Talking Down to Me Won’t Make Me Look Up to You

Why You Should Check Your Ego Out of Every Conversation

A client recently asked me to join her on a conversation with a new contractor she had hired. My client is technologically challenged. Systems like LastPass, Infusionsoft, Teamwork, etc. drive her crazy with their complexities, so she was unable to share access with the new team member.

Before I go any further, I praise my client for knowing her strengths and admitting her weaknesses. So often, entrepreneurs focus on strengthening their weaknesses rather than on accentuating their strengths. Over time, this mis-focus stiffles business growth, while focusing on strengths would have nurtured it.


The new team member immediately made it clear that she thought my decision to place the client in Infusionsoft was bad.

I’ve been doing systems for clients ____ and ____ and ____ for over 20 years, and they love what I do because I’m good at it.” she nasally said to me. “There’s no reason why (client) should be in Infusionsoft.

While I won’t get in to the meat of the conversation, five minutes in, I found myself shaking with anger and ready to hang up.

Please note: Not many people get under my skin like this, but when people do, it’s often due to this:

Lack of listening and lack of respect.

At one point during the conversation, Client asked me a question, and as I began to answer. I was promptly interrupted by noob.

I was shocked.

Excuse me? Is one of my preschoolers part of this conversation?! I was talking!

It’s taken time, but over the years I’ve been in business I have slowly begun to learn how to stand my ground and stand up for myself, and I was not about to be trampled on.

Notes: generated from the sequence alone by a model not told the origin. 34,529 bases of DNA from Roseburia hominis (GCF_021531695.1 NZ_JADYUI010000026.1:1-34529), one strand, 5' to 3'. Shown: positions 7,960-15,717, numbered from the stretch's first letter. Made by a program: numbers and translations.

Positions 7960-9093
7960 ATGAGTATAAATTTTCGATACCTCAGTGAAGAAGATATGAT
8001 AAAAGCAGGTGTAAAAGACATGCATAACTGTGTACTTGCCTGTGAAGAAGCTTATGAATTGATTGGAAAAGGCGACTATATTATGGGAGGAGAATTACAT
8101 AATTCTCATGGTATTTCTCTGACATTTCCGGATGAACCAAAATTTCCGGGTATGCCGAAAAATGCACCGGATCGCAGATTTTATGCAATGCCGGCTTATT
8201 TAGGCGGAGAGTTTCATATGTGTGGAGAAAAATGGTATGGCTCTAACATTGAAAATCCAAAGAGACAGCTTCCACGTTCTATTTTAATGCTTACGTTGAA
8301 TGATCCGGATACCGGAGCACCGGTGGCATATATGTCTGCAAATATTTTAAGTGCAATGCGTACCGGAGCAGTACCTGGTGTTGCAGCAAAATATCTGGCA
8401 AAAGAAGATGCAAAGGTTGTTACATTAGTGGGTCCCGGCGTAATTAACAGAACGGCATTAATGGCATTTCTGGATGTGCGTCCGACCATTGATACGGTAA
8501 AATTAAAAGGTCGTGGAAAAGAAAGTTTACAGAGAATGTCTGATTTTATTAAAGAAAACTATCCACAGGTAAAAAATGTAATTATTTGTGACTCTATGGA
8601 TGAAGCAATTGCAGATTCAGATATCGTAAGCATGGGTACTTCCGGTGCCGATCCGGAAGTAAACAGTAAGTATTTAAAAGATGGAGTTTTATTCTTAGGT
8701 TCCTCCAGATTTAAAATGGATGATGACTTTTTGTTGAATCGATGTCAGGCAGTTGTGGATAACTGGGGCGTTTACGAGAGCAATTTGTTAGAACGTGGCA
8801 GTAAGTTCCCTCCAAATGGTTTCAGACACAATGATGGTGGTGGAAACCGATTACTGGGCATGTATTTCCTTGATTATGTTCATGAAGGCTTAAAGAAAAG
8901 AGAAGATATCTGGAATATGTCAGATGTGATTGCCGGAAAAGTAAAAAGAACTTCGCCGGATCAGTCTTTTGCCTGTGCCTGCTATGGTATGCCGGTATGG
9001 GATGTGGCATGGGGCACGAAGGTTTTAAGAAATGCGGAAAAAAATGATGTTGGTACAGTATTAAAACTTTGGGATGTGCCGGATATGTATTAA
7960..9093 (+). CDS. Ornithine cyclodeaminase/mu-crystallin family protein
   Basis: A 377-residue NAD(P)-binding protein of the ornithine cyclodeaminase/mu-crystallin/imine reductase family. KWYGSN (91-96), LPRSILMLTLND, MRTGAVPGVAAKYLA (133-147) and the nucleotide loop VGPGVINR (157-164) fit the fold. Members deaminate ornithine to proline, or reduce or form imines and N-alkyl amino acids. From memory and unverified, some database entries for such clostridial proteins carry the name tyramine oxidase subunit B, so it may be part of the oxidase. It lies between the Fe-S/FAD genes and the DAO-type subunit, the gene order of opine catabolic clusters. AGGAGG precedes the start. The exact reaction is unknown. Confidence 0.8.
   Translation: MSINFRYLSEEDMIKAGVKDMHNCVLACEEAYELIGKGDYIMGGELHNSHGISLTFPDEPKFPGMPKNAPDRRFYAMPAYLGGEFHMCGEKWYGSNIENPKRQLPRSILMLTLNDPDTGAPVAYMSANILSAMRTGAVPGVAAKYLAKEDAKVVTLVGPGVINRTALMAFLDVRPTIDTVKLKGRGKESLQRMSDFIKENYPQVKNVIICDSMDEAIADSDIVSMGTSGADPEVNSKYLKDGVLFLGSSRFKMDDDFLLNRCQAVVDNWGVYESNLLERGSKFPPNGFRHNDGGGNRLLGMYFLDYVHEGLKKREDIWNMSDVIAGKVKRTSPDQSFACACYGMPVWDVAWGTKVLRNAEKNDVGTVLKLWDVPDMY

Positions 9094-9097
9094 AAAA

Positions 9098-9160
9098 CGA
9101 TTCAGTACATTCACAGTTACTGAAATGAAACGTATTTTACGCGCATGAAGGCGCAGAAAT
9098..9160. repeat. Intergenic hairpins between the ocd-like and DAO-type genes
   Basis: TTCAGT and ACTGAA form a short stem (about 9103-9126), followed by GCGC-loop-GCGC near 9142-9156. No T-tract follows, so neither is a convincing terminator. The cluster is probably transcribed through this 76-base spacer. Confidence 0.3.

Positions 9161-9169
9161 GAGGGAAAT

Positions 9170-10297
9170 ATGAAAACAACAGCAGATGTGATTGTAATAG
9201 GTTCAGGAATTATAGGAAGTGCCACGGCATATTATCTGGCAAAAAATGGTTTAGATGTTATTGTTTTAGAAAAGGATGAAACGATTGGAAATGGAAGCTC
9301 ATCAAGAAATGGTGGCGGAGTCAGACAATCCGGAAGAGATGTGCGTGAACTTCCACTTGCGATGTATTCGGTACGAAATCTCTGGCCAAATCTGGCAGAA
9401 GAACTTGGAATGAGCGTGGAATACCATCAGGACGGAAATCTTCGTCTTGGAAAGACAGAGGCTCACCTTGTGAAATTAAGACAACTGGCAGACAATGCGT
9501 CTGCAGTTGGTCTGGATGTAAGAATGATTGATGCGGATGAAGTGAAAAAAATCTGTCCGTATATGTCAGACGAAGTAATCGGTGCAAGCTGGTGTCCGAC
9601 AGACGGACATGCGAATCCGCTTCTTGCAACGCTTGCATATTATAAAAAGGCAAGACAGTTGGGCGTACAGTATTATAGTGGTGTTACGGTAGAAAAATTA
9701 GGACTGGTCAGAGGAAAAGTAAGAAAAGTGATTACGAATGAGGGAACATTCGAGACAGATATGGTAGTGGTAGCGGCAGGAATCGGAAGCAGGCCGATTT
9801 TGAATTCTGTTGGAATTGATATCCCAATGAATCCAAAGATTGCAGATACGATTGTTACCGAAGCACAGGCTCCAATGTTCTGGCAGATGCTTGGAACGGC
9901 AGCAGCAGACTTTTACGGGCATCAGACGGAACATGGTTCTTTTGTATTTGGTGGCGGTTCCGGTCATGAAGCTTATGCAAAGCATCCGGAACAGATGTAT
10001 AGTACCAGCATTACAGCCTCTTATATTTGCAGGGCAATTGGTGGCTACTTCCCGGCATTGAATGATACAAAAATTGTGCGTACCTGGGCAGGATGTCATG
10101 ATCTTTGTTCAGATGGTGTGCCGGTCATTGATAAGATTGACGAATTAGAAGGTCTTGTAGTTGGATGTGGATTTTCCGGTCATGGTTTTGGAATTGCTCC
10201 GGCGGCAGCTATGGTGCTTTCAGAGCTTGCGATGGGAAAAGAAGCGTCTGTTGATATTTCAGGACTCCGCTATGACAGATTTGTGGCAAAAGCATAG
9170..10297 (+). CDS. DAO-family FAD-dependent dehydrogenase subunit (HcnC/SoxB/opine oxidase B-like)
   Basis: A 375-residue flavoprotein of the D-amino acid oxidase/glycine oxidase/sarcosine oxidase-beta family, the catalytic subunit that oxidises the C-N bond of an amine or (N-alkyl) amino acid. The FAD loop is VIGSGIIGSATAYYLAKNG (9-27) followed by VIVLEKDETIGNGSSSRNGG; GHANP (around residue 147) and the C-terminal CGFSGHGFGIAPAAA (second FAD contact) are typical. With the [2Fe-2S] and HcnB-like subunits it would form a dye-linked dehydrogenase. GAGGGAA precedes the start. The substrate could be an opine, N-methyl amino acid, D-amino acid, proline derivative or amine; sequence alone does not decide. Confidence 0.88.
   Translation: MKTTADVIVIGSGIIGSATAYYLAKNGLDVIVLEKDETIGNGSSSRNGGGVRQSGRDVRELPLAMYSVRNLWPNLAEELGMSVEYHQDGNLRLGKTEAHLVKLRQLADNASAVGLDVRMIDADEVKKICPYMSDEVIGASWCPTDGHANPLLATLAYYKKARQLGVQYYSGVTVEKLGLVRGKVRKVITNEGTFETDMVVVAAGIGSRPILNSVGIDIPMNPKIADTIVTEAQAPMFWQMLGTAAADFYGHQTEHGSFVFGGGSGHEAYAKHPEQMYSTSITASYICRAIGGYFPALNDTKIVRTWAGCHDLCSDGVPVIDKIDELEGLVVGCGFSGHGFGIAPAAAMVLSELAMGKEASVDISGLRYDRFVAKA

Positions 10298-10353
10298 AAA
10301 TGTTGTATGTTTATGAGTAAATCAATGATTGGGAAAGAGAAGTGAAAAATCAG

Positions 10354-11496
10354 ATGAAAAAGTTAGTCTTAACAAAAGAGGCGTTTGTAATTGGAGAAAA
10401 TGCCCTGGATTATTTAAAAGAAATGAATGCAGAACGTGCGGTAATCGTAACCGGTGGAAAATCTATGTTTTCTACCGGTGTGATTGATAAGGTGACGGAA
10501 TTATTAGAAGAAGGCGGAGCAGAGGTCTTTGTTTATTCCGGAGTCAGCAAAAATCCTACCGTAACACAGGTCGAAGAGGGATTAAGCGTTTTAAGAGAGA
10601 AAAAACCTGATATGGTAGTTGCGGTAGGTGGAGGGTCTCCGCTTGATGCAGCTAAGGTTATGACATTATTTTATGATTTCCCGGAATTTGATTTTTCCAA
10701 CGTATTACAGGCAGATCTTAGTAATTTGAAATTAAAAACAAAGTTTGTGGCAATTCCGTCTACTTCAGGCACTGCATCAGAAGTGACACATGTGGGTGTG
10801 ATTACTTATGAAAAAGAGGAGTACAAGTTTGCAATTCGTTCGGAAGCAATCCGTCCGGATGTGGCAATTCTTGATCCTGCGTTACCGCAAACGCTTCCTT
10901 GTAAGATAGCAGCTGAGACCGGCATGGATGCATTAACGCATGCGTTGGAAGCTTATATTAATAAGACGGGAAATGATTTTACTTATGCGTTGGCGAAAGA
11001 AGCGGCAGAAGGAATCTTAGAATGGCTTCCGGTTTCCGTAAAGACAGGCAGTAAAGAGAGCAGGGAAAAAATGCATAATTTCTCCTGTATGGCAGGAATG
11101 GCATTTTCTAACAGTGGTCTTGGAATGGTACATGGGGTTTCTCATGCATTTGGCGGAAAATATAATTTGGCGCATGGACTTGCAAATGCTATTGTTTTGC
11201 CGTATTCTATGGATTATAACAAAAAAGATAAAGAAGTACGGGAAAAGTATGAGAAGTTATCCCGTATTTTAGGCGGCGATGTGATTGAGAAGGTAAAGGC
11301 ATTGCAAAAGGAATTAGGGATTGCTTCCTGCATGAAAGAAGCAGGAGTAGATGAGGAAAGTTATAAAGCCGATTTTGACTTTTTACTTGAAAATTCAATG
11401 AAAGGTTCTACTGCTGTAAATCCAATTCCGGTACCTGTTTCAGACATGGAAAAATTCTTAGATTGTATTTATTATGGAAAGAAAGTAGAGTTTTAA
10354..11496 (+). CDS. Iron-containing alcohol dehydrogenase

I wasn’t finished talking.” I said. “Would you mind letting ME finish?

Noob shut up.

I stated my opinion and the reason for it, and paused.

Again I heard, “I’ve been doing systems for clients ____ and ____ and ____ for over 20 years, and they love what I do because I’m good at it.


Dear Miss High and Mighty, when you started your business, I was in college, but I’m also damn good at what I do. And I don’t know what was taught in your schooling or who mentored your entrepreneurial journey, but clearly they didn’t teach the fine art of communication, listening, or tact.

Since I started my business in 2012, I’ve worked with hundreds of clients and team members. I can count those who lacked tact on one hand (or less). And I’ll tell you that none of them are overflowing with clients, opportunities or success.

I’ll also tell you that in the same time frame, I’ve had three babies. I’ve had more kid-related sick days, delays and, well, just flat-out space outs than I would like to admit. But I’ve worked damn hard to get to where I am, and have achieved the success I have because…

I’m humble.

I make mistakes, and I admit them.

If it’s possible, I’m too humble. I prefer to shine the spotlight elsewhere, and make others feel awesome. I don’t need to talk down to people to elevate my self-worth.